Cardinals let liriano off hook, trail 3-0 _ cardinal beat _ stltoday. com

PITTSBURGH • The Cardinals had their shot at Pittsburgh lefthander Francisco Liriano on Sunday. But they couldn’t pull the trigger in the third, fourth, fifth and sixth innings as they stranded eight runners in that time. The latest misfire came in the sixth when they loaded the bases with one out on walks to Matt Holliday and Stephen Piscotty and Yadier Molina’s single to left. But Kolten Wong, who had fanned with the bases loaded to end the fourth,

popped to second baseman Josh Harrison, who, belatedly, dropped the ball, trying for a double play. But the umpires correctly already had called the infield fly rule, which is an automatic out. Jedd Gyorko then grounded to the left of third baseman David Freese, who made a short-hop pickup and threw to second for a forceout. Cardinals starter Adam Wainwright had stiffened after allowing two runs in the second but Pittsburgh still led 2-0 into the home sixth on a day when the game-time temperature was 39 degrees, albeit with the sun shining.

Pittsburgh added a run in the sixth on a triple by Francisco Cervelli and a sacrifice fly by Josh Harrison. Center fielder Randal Grichuk, who made the catch, threw out Gregory Polanco, who had tagged at first and tried to make second. The umpires reviewed the call through the replay headquarters in New York and the double play stood. But so did the run and Wainwright finished his stint having thrown 96 pitches.

Seung Hwan Oh made his big-league debut in the seventh and walked two Pirates. But he also struck out two, David Freese and Starling Marte and the game went to the eighth with Pittsburgh still leading 3-0. PIRATES JUMP AHEAD Wainwright danced out of trouble in the first inning Sunday but not in the second inning as the Pittsburgh Pirates jumped to a 2-0 lead. Gregory Polanco doubled to open the inning and moved to third on Josh Harrison’s groundout. Wainwright pitched around No. 8 hitter Jordy Mercer, walking him. But Francisco Liriano, the Pirates’ pitcher, grounded a single to right, driving in the first run of the major league season. The umpires reviewed whether Mercer was hit by the ball and found that he wasn’t. Mercer made it to second on the play and scored the second run on John Jaso’s bloop single.

The Cardinals had a chance to cut into that lead in the third but a Matt Carpenter double play snuffed out the rally. Jedd Gyorko had walked and gone all the way to third as catcher Francisco Cervilli winged Wainwright’s sacrifice bunt attempt into second field. But then Carpenter grounded to shortstop Mercer, who stepped on second and fired to first, where Carpenter was in arrears by a step. The Cardinals got their first two hits in the fourth when Matt Holliday and Randal Grichuk singled with one out. After Stephen Piscotty struck out, Yadier Moina walked to fill the bases for Kolten Wong, who went down swinging as Liriano’s eighth strikeout through four. PHAM OUT IN SECOND WITH INJURY Cardinals outfielder Tommy Pham’s first opening-day start lasted 1 ½ innings. Pham tapped out on the first pitch he saw from Francisco Liriano and that was the last pitch he saw. Before the Pirates batted in the second, Pham had gone out of the game with a left oblique tightness and Matt Adams was at first base with Matt Holliday moving from first base to left field.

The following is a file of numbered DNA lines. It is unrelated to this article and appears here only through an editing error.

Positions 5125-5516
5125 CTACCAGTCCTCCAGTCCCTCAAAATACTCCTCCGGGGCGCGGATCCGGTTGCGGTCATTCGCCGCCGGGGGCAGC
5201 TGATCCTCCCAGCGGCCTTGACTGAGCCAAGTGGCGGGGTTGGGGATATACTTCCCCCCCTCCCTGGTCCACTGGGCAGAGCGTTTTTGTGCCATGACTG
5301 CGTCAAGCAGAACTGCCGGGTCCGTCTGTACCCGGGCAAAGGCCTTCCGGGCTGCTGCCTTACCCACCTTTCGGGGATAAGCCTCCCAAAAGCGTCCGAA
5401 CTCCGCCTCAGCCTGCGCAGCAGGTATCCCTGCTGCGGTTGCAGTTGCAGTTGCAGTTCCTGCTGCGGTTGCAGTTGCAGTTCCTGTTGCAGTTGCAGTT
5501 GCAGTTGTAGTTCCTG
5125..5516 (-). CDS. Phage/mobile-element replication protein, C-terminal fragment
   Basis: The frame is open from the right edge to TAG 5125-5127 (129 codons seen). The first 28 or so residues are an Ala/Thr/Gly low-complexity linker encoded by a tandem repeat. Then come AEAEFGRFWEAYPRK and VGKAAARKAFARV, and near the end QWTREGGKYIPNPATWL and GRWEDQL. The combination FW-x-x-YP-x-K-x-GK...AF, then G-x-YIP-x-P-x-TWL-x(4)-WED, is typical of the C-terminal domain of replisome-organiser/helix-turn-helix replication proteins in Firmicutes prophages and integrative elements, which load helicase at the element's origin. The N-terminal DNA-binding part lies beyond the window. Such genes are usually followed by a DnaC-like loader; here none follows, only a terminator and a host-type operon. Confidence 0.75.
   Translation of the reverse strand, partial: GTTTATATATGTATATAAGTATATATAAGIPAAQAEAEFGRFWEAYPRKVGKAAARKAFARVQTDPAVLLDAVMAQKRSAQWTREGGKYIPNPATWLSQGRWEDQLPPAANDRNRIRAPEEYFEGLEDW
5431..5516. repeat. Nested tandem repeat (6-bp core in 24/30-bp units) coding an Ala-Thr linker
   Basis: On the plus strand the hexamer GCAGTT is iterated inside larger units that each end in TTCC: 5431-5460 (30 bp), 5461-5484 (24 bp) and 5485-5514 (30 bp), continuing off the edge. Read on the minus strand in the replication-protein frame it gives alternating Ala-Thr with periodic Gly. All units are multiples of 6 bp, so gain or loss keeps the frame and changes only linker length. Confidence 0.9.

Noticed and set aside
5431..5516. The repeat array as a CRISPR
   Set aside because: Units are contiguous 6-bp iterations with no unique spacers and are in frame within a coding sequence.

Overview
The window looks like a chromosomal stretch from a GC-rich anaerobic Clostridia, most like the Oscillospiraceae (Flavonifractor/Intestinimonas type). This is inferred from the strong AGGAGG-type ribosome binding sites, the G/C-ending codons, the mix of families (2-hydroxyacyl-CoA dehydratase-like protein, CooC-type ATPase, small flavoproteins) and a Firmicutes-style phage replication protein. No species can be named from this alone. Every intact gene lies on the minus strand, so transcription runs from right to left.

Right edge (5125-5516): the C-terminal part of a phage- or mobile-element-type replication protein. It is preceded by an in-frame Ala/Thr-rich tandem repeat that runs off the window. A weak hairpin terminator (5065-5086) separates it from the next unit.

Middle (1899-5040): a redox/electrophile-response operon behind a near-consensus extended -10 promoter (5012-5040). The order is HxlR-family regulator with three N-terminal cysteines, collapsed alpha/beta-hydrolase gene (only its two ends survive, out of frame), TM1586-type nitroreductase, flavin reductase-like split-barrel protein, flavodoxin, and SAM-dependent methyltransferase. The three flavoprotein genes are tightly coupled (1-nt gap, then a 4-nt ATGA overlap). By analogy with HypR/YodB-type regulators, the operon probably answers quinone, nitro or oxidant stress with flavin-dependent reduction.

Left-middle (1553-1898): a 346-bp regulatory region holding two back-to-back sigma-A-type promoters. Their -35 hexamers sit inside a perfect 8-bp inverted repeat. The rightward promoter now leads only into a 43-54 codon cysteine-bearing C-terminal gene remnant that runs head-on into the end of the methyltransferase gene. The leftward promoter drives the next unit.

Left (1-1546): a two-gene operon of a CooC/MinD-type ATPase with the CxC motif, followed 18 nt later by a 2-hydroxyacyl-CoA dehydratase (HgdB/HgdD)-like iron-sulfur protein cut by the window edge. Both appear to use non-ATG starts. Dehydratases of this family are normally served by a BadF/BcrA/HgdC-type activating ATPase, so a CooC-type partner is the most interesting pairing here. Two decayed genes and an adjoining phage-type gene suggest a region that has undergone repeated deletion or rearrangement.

REVIEW GOES AGAINST CARDS Cardinals manager Mike Matheny didn’t wait long to issue his first challenge of the season Sunday. With one out in the Pittsburgh Pirates’ first inning, home-plate umpire Jerry Layne ruled that Andrew McCutchen had been nicked by a pitch. Matheny disagreed. It took the umpires only 1 minute 25 seconds to have the call confirmed from the replay center in New York and McCutchen had first base. Ordinarly, the Cardinals would have lost their future challenges but Joe Torre, a Major League Baseball vice president, said that because the Cardinals’ replay equipment wasn’t working as well as the Pirates, they would not lose the challenge and all further challenges would be dealt with as umpires’ reviews are handled from the seventh inning on. Former Cardinal David Freese, facing his team for the first time, bounced a single through the middle as McCutchen was on the run from first base. McCutchen wound up at third but Adam Wainwright, who hadn’t yielded a run in his 13 previous innings over his last two opening day starts, retired Starling Marte on a liner to shortstop Jedd Gyorko and Francisco Cervilli on a popup to Gyorko.